By Dr. Dale R. Stoffer
Though there are many facets of Luke Keefer’s life and work that have left a lasting impression on me, I would like to focus on two qualities that especially stand out. The first is his unswerving commitment to certain principles that guided his personal and professional life. One of these principles was the need to see beyond our Western cultural perspective and develop a truly global consciousness. In his reading, in his selection of course texts, in his own life and ministry, Luke pushed himself and others to see beyond one’s own cultural context to the wonderful and enriching diversity that exists in the world and the church.
This global consciousness was highlighted in one of the few times that I ever saw Luke become emotionally agitated. He had been very active in a short-lived Korean Doctor of Ministry program at Ashland Theological Seminary, even teaching in Korea on one occasion. Due to serious concerns about maintaining the quality of the program and about its administration, the faculty voted to discontinue the program in 1997. At the faculty discussion about terminating the program, Luke gave an impassioned plea for its retention, in spite of the admitted problems. As one faculty member commented about Luke’s plea, he “spoke with passionate eloquence, challenging administration and faculty to keep the needs of the world at the seminary’s heart.”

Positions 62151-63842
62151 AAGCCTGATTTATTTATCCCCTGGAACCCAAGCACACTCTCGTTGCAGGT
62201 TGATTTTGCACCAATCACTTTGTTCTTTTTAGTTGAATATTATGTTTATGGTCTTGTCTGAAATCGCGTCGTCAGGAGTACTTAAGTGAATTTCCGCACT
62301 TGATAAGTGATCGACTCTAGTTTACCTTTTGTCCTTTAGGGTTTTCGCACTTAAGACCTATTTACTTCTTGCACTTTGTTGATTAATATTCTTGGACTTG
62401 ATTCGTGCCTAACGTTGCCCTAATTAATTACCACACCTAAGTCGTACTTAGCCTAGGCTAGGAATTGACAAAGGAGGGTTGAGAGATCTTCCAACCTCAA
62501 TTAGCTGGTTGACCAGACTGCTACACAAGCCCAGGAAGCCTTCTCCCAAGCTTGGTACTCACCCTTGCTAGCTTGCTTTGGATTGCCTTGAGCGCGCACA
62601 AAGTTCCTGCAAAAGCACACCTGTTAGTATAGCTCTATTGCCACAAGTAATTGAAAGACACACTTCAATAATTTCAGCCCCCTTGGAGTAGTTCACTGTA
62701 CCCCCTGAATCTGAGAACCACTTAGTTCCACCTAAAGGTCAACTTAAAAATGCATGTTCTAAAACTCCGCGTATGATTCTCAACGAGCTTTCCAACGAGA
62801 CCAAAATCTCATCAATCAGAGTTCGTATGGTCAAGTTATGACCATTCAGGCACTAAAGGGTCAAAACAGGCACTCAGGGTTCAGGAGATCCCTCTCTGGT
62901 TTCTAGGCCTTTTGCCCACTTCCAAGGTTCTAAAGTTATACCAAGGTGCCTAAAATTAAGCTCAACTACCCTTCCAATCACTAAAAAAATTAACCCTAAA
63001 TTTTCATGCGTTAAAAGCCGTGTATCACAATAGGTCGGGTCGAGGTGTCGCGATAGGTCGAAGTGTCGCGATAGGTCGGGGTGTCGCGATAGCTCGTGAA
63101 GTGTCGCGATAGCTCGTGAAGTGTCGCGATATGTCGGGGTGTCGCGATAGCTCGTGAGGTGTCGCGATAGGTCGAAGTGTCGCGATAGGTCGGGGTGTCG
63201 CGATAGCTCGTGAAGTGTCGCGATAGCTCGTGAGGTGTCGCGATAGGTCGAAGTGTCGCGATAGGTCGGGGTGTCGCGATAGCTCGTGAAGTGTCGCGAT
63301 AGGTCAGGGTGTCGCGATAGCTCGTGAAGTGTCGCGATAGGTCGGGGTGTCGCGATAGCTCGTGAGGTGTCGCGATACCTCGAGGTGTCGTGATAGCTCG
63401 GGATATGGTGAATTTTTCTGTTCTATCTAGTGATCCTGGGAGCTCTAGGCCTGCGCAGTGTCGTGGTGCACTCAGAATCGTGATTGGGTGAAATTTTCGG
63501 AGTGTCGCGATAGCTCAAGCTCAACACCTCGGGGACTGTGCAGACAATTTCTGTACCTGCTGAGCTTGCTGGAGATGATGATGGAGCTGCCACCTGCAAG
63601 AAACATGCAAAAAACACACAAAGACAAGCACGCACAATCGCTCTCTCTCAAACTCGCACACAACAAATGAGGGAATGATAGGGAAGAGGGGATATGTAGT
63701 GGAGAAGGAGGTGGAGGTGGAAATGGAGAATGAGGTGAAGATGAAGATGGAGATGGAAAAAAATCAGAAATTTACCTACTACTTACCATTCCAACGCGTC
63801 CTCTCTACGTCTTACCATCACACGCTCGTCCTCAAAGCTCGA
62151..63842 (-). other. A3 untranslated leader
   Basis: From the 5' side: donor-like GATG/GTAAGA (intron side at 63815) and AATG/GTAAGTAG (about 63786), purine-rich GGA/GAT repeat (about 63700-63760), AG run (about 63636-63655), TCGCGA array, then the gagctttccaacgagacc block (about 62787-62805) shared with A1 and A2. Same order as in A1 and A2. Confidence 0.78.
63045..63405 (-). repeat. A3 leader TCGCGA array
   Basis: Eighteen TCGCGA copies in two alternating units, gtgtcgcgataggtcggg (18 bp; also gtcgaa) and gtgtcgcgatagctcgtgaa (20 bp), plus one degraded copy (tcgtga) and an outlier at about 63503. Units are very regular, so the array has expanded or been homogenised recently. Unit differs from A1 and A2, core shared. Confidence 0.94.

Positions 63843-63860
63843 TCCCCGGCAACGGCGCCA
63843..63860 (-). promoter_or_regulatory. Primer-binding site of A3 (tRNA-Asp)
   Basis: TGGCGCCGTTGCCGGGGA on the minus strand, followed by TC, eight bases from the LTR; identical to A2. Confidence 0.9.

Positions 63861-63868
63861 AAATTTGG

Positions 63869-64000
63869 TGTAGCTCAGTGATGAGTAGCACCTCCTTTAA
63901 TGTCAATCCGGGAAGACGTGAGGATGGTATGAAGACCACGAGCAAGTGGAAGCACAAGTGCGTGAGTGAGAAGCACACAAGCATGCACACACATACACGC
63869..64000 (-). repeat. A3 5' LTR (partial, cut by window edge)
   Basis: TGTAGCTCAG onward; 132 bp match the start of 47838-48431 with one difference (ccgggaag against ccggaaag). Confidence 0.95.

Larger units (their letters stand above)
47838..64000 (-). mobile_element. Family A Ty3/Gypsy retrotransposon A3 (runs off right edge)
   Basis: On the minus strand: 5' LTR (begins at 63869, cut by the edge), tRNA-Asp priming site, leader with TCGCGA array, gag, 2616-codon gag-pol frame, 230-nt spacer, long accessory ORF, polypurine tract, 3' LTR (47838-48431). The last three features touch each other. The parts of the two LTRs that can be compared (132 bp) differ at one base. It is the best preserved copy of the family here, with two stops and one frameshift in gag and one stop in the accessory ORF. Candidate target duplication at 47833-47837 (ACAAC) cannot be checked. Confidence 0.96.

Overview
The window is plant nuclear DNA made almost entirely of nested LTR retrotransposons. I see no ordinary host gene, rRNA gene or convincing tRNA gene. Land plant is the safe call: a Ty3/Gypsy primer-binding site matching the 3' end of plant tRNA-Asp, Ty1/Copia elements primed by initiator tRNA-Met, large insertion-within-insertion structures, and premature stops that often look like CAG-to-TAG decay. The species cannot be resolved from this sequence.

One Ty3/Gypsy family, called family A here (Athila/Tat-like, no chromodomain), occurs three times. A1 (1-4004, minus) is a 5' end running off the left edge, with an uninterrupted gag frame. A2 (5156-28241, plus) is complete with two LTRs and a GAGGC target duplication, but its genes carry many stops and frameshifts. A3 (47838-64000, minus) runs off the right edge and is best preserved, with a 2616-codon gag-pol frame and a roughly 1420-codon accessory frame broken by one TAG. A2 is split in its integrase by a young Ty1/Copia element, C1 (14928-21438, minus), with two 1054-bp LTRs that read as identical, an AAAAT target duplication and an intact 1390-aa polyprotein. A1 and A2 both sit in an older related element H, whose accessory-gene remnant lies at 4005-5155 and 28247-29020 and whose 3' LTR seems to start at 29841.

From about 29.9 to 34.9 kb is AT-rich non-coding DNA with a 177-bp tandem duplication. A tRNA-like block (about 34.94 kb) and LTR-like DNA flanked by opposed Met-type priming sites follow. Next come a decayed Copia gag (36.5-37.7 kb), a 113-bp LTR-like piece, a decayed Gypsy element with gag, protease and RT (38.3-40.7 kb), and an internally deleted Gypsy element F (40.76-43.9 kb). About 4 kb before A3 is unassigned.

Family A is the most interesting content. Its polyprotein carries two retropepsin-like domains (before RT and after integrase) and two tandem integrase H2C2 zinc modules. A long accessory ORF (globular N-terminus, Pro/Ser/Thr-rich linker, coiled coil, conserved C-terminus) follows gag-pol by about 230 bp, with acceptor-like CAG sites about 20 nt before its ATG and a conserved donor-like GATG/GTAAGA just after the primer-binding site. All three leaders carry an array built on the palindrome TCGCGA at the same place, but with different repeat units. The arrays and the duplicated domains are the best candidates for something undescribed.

Luke’s cross-cultural experiences had taught him the need for the seminary to maintain an international and kingdom perspective that could learn from and be enriched by other cultures and Christian traditions. We continue to need such prodding to appreciate God’s desire to draw people from every nation, tribe, people, and language into the community that will be gathered in worship before his throne (see Rev. 7:9). And I know that Luke will be overjoyed at sharing fellowship with such a grand and diverse collection of saints!
A second theme that was very evident throughout the time that I had the privilege of knowing Luke was his commitment to lifelong learning. Luke continually had a “growing edge” in his reading and his studies. This quality was reflected in the reading lists that he developed for his courses; he was always adding a new book or a new resource that he had discovered and that he wanted his students to appreciate as well.
During the twilight of his teaching career, Luke continued to push the boundaries of his teaching and his studies. In his final year as a full-time faculty member, Luke offered to teach a newly created one-quarter Survey of Church History course that had previously been taught in a two-quarter format. Luke could easily have avoided the necessity of a new preparation during his last year, but he chose to take on the challenge of the new format.
His willingness to develop new courses expanded his teaching repertoire into non-Western church history, the Eastern Church, and global Christianity. Even in semi-retirement and as his health was declining, Luke continued to forge ahead with his interests in the themes of the kingdom of God and of heresy. Luke’s example of life-long learning is a challenge to all of us to love God with all of our mind as well as our heart, soul, and strength (Mark 12:30).
Dale R. Stoffer, PhD is Professor of Historical Theology at Ashland Theological Seminary. He can be reached at firstname.lastname@example.org or by phone at 419-289-5985
Honoring the Life and Legacy of Dr. Luke Keefer Jr. will take place on Oct 2 and 3, 2015.